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Characterizing the Sediment Impounded by USDA-NRCS Flood Control Dams, Oklahoma
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A final report prepared for the USDA-NRCS, Stillwater, OK

Since 1948, the USDA-NRCS has constructed over 10,000 upstream flood control dams in 2000 watersheds in 47 states, over two-thirds of these dams have a design life of 50 years. Because of population growth, land use changes, and time, sediment pools are filling, some structural components have deteriorated, safety regulations are stricter, and the hazard classification has changed for some dams. Before any rehabilitation strategy can be designed and implemented, the sediment impounded by these dams must be assessed in terms of the structure's efficiency to regulate floodwaters and the potential hazard the sediment may pose if reintroduced into the environment. This report represents the completion of a demonstration project designed to evaluate technologies, methodologies, and protocols for the cost-effective characterization of this sediment. 

Three field sites were chosen for this project. Sugar Creek #12 and Sugar Creek #14 are located near Hinton, OK, and historic land use of cultivated fields of cotton and peanuts at Sugar Creek #12 suggests that agrichemicals may be present in the lake sediments. Sergeant Major #4 is located near Cheyenne, OK, and it has become the sole water supply for the town of Cheyenne. Thus, preserving water quality is a major concern. 

Seismic profiles were successfully obtained in each of the three reservoirs in Oklahoma. However, the very shallow water depths at Sugar Creek #12 and Sugar Creek #14 caused unwanted noise in the seismic signal, and the processed data are virtually impossible to interpret. The seismic profiles at Sergeant Major #4 show a number of distinct interpreted seismic reflectors in the subsurface, and select seismographs show some correlation to the stratigraphic boundaries observed in the sediment cores.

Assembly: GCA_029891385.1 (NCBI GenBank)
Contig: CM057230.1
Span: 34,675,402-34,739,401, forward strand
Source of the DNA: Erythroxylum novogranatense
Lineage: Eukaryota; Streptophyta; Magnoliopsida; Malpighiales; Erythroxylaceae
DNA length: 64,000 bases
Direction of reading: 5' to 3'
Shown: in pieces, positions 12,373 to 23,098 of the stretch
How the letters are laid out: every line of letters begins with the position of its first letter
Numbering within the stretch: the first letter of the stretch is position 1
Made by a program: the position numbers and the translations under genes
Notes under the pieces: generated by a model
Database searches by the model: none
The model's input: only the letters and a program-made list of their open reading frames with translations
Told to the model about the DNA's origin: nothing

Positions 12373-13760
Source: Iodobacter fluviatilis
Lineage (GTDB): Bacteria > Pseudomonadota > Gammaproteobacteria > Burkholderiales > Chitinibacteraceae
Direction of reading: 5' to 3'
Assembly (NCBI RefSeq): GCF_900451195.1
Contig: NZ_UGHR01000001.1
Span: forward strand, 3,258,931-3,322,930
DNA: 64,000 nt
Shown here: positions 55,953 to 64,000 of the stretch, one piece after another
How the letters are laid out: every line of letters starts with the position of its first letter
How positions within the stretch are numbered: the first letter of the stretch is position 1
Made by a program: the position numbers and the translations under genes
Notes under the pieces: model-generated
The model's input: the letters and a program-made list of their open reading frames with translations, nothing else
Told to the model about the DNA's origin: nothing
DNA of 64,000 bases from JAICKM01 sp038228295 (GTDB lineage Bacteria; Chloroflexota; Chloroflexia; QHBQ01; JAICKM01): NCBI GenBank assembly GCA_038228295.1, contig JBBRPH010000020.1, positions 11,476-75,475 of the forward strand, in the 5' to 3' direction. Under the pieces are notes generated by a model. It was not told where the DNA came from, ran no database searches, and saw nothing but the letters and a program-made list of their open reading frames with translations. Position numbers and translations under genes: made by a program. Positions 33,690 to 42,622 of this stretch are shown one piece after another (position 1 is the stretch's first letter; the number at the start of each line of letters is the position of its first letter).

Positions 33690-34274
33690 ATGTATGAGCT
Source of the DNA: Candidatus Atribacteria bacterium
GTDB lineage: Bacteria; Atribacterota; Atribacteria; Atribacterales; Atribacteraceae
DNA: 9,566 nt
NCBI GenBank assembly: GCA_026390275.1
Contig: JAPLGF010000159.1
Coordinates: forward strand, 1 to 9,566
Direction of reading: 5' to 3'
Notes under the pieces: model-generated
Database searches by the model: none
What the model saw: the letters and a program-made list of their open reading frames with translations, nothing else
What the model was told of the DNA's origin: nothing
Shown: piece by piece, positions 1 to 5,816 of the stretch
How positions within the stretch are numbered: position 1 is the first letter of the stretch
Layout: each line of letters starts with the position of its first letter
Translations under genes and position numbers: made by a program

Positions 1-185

Ten continuous, undisturbed cores of lake sediment were successfully obtained at Sugar Creek #12. These cores are composed of sand, silt, and clay, but most of the deposited sediment is silt and clay in nearly equal proportions. Four continuous, undisturbed cores of lake sediment were successfully obtained at Sergeant Major #4. These cores are composed of poorly sorted gravel, sand, silt, and clay. 

The analysis of sediment quality included 50 different pesticides, herbicides, PCBs, heavy metals, elements, and other contaminants. A total of 57 sediment samples obtained from these reservoirs were analyzed. Results from testing these sediments show very good overall sediment quality. Residual breakdown products of DDT and methyl parathion are found in low concentrations in all three reservoirs but such concentrations pose no health concern. 

By using radioactive Cesium emission as a dating technique, relatively high rates of sedimentation are deduced at Sugar Creek #12, presumably related to a basin-wide historic conversion of forested areas to cropland and knickpoint erosion and channel degradation above the reservoir. The historic conversion of cropland to native seed grasses within the watershed of Sergeant Major #4 has resulted in relatively low rates of sedimentation.

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